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Des Barres's Map of New York Harbor. The Definitive Revolutionary War Era Chart of the Harbor.
Highly important Revolutionary War Era chart of New York Harbor, published in the most important collection of nautical charts of the age: Des Barres's Atlantic Neptune. This example is differentiated by its presentation with the accompanying letterpress sailing directions, a very interesting and highly unusual inclusion for a separate Des Barres chart.
The map covers Manhattan Island approximately up to modern-day 42nd Street. It shows Hunters Point in Queens, Williamsburg down to Coney Island in Brooklyn, part of New Jersey bordering the harbor, part of Staten Island, and the Sandy Hook area of New Jersey. This was a very active theater in the American Revolution, starting in 1776, with the British landing and capture of the city.
Two attractive landscape coastal profiles are presented on the map, the leftmost shows Bond Hollow bearing South by East; the one of the right shows "Mount Pleasant half way between the Cedars on the Hook & the Light House."
The nautical directions are titled "Nautical Directions to Sail into the Harbour of New-York &c." It includes sections on navigating into the harbor, navigating the East River, and navigating Long-Island Sound.
The National Maritime Museum at Greenwich has four variants of the present chart ( see all four here ). The present map matches the earliest of their examples without the additional contouring and shading on the land.
Joseph Frederick Wallet Des Barres (1721-1824) was born in Switzerland where his Huguenot ancestors had fled following the repeal of the Edict of Nantes. He studied under the great mathematician, Daniel Bernoulli, at the University of Basel, before immigrating to Britain where he trained at the Royal Military College, Woolwich. Upon the outbreak of hostilities with France in 1756, he joined the British Royal American Regiment as a military engineer. He came to the attention of General James Wolfe, who appointed him to join his personal detail. During this period he also worked with the legendary future explorer, James Cook, on a monumental chart of the St. Lawrence River.
Upon the conclusion of the Seven Years War, Britain's empire in North America was greatly expanded, and this required the creation of a master atlas featuring new and accurate sea charts for use by the Royal Navy. Des Barres was enlisted to survey the coastlines of Nova Scotia, Newfoundland, and the Gulf of St. Lawrence. With these extremely accurate surveys in hand, Des Barres returned to London in 1774, where the Royal Navy charged him with the Herculean task of producing the atlas. He was gradually forwarded the manuscripts of numerous advanced surveys conducted by British cartographers in the American Colonies, Jamaica, and Cuba, conducted in the 1760s.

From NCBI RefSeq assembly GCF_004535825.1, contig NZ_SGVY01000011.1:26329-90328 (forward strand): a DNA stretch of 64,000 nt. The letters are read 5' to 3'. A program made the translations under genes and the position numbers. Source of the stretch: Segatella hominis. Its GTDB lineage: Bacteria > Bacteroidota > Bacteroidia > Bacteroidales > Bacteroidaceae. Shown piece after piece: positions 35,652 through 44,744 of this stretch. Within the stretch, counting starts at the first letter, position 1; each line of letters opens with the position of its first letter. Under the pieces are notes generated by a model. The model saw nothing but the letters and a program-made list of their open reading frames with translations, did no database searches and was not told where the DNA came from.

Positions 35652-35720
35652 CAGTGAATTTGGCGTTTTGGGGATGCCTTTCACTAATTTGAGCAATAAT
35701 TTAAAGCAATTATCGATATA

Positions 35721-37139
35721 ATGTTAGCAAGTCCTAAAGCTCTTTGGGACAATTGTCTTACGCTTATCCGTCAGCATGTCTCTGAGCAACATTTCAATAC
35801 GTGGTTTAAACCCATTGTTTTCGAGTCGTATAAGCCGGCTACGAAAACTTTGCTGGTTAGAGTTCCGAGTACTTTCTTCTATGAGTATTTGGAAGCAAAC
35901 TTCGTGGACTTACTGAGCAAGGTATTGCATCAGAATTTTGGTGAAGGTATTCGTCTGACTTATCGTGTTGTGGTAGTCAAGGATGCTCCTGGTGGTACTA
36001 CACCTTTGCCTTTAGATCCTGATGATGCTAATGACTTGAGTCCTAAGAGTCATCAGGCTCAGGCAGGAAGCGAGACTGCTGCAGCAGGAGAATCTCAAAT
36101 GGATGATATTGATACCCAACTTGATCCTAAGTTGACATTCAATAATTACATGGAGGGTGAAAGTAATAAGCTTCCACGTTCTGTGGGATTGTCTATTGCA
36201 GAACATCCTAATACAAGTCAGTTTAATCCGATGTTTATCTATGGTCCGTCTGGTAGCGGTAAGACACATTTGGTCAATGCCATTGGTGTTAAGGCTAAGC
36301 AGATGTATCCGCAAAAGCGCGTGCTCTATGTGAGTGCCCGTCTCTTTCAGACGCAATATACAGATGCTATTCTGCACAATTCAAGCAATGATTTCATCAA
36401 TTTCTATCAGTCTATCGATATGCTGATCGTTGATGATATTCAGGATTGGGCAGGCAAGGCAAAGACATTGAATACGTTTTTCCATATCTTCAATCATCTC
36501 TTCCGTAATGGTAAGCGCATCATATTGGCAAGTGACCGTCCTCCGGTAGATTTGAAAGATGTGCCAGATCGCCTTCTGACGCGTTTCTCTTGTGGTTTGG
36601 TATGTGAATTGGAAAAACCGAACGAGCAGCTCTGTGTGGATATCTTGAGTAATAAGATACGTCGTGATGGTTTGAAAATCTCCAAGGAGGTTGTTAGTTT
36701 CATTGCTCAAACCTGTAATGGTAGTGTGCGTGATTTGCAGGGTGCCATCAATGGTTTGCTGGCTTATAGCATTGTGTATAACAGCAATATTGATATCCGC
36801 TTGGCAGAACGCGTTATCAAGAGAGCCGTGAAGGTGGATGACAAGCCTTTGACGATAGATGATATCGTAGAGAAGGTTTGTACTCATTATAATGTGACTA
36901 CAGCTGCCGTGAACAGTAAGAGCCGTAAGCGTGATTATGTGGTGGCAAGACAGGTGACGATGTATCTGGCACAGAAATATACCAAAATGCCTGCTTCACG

The result of Des Barres's travels along the Atlantic seaboard was The Atlantic Neptune, which became the most celebrated sea atlas of its era, containing the first systematic survey of the east coast of North America. Des Barres's synergy of great empirical accuracy with the peerless artistic virtue of his aquatint views, created a work that "has been described as the most splendid collection of charts, plates and views ever published" (National Maritime Museum Catalogue).
The Neptune eventually consisted of four volumes. Des Barres's dedication to the project was incredibly strong. He continually updated and added new charts and views to various editions (often at his own expense) until 1784, producing over 250 charts in all. These charts were immensely detailed and featured both hydrographical and topographical information. In many cases, Des Barre's charts remained the most authoritative maps of the regions covered for several decades.
The atlas is of the utmost rarity; the last example sold at auction made $779,000 in 2009.
Des Barres After the Atlantic Neptune
After the Revolution, United Empire Loyalists were resettled throughout Canada. As part of this process, a new colony was created by separating Cape Breton from Nova Scotia. Des Barres served as lieutenant governor of Cape Breton Island from 1784 to 1787. He later served as governor of Prince Edward Island from 1804-1812.
He lived an exceptionally long life, even by today's standards, finally dying at 102-years-old. Des Barres's funeral was held at St. George's Round Church in 1824. He was buried beside his wife Martha in Halifax, Nova Scotia. Des Barres was survived by his mistress Mary Cannon and their four children.
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